In Re Andrew Staffer, Debtor,andrew Staffer, Appellant, v. Robert Predovich, Appellee, 306 F.3d 967 (9th Cir. 2002)Annotate this Case
Filed September 27, 2002
John W. Mills III, Feder & Mills, Los Angeles, California, for the appellant-debtor.
Thomas H. Casey, Rancho Santa Margarita, California, for the appellee.
Appeal from the Ninth Circuit Bankruptcy Appellate Panel Perris, Brandt and Marlar, Bankruptcy Judges, Presiding, BAP No. CC-00-01507-PBMa.
Before FERNANDEZ, WARDLAW and W. FLETCHER, Circuit Judges.
Opinion by Judge WILLIAM A. FLETCHER; Partial Concurrence and Partial Dissent by Judge FERNANDEZ.
WILLIAM A. FLETCHER, Circuit Judge:
Six years after Andrew Staffer's Chapter 7 bankruptcy proceeding was closed, Robert Predovich moved to reopen, seeking permission to file a complaint asserting a claim under 11 U.S.C. § 523(a) (3) (B) to determine whether a debt arising out of a Canadian civil fraud judgment against Staffer was nondischargeable. The bankruptcy court denied the motion, citing Bankruptcy Rule 4007(c), which provides that certain complaints to determine nondischargeability must be filed no later than sixty days after the date set for the meeting of the creditors. The court also held that, even if it was not time-barred by the Rule, the motion to reopen was barred by laches.
The Bankruptcy Appellate Panel ("BAP") reversed, holding that Rule 4007(b), which provides that a complaint to determine nondischargeability may be filed "at any time," was the applicable rule. It held that the question of whether the non-dischargeability complaint was barred by laches was not properly addressed at the motion-to-reopen stage and should instead be determined after the case was reopened.
For the reasons discussed below, we affirm the result reached by the BAP. We agree that the bankruptcy court incorrectly relied upon Rule 4007(c) to find the motion untimely and that Rule 4007(b) was the applicable rule. However, we clarify that a separate motion to reopen is not necessary when commencing an action for nondischargeability of a debt under Rule 4007(b); that is, Predovich could have opted simply to file a nondischargeability complaint. Finally, we agree with the BAP that the debtor may assert laches as a defense when Predovich's complaint is filed.
In September 1991, Predovich commenced a civil fraud action against Staffer in a Canadian court. Two years later, in November 1993, Staffer filed for Chapter 7 bankruptcy in the United States. Staffer did not disclose the Predovich action, list Predovich as a creditor in his bankruptcy schedules, or list Predovich's counsel for notice purposes. Staffer argues — and Predovich does not appear to contest — that Predovich was not officially notified of the bankruptcy proceeding prior to the January 3, 1994 deadline for filing nondischargeability complaints, but became aware of the proceeding's pendency sometime soon after that deadline. As evidence of this actual knowledge, Staffer points to (1) a June 21, 1994 affidavit by Predovich in the Canadian action, in which he indicates that sometime after service of his Canadian claim on Staffer's counsel on January 7, 1994, it "came to [his] attention" that Staffer had declared bankruptcy and that Predovich had not been listed as a creditor; (2) a July 6, 1994 Motion to Proceed in the Canadian court that acknowledges Staffer's status as a bankrupt; and (3) a September 20, 1995 deposition of Staffer, in which Predovich's counsel in the Canadian action questioned Staffer regarding documents filed in Staffer's Chapter 7 proceeding.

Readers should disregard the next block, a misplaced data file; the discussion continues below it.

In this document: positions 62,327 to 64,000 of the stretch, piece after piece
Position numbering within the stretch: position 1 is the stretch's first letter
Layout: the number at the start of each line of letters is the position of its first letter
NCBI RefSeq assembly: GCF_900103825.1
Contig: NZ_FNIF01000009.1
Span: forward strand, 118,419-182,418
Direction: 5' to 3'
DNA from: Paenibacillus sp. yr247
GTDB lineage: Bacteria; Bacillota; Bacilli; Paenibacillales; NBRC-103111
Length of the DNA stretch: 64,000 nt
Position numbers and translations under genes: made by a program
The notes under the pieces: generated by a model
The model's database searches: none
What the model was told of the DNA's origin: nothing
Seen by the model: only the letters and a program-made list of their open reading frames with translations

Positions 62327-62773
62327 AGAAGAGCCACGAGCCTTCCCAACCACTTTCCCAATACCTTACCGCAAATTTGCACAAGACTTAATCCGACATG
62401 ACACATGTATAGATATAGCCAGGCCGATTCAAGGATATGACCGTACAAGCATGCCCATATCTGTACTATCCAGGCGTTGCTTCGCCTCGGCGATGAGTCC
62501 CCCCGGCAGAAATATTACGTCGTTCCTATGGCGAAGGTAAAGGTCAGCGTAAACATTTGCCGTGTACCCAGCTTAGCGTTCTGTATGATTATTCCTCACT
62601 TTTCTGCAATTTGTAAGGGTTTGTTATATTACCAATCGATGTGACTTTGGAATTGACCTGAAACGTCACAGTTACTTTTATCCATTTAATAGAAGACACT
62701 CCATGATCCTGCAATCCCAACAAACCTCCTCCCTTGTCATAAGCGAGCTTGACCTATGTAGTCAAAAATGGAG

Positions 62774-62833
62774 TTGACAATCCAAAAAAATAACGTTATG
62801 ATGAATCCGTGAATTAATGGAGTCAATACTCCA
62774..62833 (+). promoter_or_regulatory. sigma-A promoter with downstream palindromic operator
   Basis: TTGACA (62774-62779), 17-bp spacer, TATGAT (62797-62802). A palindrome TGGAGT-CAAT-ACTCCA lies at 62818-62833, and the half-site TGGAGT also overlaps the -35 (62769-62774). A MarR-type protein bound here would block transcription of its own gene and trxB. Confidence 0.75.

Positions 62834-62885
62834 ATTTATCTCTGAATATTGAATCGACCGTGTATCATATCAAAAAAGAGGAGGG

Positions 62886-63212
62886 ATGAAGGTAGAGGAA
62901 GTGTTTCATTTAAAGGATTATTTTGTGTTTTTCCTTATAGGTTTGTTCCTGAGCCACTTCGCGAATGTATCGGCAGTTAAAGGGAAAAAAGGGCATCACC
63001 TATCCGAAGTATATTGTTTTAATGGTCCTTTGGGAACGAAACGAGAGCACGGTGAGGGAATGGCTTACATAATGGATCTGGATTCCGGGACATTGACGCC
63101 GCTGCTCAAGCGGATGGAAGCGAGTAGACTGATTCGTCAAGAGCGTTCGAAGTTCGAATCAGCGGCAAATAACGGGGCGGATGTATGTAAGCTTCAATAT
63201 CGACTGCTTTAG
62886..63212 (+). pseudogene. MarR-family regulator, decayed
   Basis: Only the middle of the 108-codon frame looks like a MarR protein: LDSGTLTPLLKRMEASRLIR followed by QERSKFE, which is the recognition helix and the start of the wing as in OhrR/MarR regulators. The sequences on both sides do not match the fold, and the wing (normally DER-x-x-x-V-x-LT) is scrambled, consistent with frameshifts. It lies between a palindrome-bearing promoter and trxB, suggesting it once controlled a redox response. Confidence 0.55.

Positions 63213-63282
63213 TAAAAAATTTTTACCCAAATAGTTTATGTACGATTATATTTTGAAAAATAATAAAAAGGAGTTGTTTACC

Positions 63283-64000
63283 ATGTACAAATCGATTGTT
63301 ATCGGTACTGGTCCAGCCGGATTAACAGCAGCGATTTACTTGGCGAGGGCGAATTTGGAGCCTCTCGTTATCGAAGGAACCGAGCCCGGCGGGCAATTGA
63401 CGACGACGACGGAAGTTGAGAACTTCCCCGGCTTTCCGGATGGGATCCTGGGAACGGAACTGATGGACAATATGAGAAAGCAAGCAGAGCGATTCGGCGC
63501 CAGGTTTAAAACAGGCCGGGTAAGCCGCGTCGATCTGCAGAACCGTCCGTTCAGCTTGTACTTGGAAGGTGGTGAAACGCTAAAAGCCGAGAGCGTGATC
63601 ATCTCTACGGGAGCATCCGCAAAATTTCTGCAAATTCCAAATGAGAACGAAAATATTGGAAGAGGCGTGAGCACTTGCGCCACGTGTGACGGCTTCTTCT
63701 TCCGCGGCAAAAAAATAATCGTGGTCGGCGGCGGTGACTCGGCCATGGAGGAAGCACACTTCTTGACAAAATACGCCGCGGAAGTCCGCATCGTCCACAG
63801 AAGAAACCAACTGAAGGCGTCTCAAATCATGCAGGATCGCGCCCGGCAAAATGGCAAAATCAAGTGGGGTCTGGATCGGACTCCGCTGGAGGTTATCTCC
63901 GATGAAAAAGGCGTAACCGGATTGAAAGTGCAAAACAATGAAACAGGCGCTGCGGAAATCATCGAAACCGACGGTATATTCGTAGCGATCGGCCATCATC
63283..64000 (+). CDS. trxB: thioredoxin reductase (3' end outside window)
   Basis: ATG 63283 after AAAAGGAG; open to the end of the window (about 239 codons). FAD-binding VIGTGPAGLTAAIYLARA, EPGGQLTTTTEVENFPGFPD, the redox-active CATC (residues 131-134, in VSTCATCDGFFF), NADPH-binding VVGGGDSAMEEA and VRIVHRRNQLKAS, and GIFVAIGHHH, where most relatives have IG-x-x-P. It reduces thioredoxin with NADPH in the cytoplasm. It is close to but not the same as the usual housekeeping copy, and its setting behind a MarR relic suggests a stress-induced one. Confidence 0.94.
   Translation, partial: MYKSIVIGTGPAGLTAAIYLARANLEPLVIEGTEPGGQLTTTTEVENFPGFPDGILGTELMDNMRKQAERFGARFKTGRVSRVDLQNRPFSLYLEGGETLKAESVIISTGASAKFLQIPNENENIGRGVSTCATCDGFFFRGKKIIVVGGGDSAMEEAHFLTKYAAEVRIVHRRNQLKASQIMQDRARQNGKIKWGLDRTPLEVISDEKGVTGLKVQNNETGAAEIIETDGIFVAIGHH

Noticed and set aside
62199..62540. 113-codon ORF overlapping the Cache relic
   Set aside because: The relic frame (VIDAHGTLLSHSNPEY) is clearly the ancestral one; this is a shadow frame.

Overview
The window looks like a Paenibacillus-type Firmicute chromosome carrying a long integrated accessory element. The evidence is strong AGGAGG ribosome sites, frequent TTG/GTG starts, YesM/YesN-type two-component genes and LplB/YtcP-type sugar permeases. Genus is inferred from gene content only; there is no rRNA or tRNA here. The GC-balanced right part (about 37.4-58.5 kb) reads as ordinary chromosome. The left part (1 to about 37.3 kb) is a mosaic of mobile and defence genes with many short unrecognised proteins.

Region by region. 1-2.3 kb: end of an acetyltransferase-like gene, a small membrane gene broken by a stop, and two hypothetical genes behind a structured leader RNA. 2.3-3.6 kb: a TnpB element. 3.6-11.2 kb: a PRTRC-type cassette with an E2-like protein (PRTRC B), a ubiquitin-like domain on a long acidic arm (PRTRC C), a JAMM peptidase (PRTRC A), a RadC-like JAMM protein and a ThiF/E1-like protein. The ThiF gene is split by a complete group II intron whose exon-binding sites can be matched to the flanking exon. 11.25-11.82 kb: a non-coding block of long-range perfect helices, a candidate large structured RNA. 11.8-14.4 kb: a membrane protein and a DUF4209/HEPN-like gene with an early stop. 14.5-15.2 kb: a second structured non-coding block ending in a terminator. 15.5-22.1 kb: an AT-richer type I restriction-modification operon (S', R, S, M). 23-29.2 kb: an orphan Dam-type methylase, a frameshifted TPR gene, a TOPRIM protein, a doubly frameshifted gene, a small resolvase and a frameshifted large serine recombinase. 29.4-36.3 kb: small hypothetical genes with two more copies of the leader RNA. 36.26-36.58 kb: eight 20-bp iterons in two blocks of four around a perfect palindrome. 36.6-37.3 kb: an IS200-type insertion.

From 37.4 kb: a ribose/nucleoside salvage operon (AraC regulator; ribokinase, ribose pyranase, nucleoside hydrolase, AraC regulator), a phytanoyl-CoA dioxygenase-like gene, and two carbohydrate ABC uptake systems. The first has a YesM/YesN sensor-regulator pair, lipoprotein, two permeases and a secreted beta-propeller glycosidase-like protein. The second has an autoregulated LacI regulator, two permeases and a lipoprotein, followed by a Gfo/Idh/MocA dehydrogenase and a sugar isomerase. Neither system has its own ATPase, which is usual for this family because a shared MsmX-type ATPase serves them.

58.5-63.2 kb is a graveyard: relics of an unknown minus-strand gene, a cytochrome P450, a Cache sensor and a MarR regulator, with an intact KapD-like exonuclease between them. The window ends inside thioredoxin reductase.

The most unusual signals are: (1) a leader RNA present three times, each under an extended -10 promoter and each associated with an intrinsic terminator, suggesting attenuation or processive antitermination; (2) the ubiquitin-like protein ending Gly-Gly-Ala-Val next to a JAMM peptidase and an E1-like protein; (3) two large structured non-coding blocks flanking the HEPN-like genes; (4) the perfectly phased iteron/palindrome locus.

On July 31, 1997, three years after Staffer's bankruptcy case was closed, the Canadian action against Staffer terminated in a default judgment. Two years after that, on August 20, 1999, Predovich filed an action to enforce the Canadian judgment in the Ventura County Superior Court. On May 10, 2000, the superior court stayed that proceeding in order for the parties "to seek the review and opinion" of the bankruptcy court regarding the enforceability of the Canadian judgment.
On June 13, 2000, six years after Predovich became aware of Staffer's bankruptcy proceeding, Predovich filed a motion to reopen in the United States Bankruptcy Court for the Central District of California. Predovich asserted that the case should be reopened: (1) to allow Predovich to file a nondischargeability complaint under 11 U.S.C. § 523(a) (3) (B); (2) to allow Predovich to file a complaint against Staffer revoking his discharge pursuant to 11 U.S.C. § 727; (3) to administer unscheduled assets that Predovich alleged Staffer had wilfully failed to disclose; and (4) to allow the court to order that the schedule and statement of affairs be amended. Of these bases for reopening, the first — the request to reopen to file a nondischargeability complaint under § 523(a) (3) (B) — was the primary focus of Predovich's argument to the bankruptcy court.
Staffer opposed the motion to reopen on the ground that, because Predovich had known about the bankruptcy case since at least 1994, it was barred by laches. In a supplemental opposition to the motion, Staffer argued that allowing Predovich to act after this delay would prejudice Staffer because he had sent relevant documents to storage, was required to retain new counsel unfamiliar with the earlier proceedings, and would be disadvantaged by the fading of memories.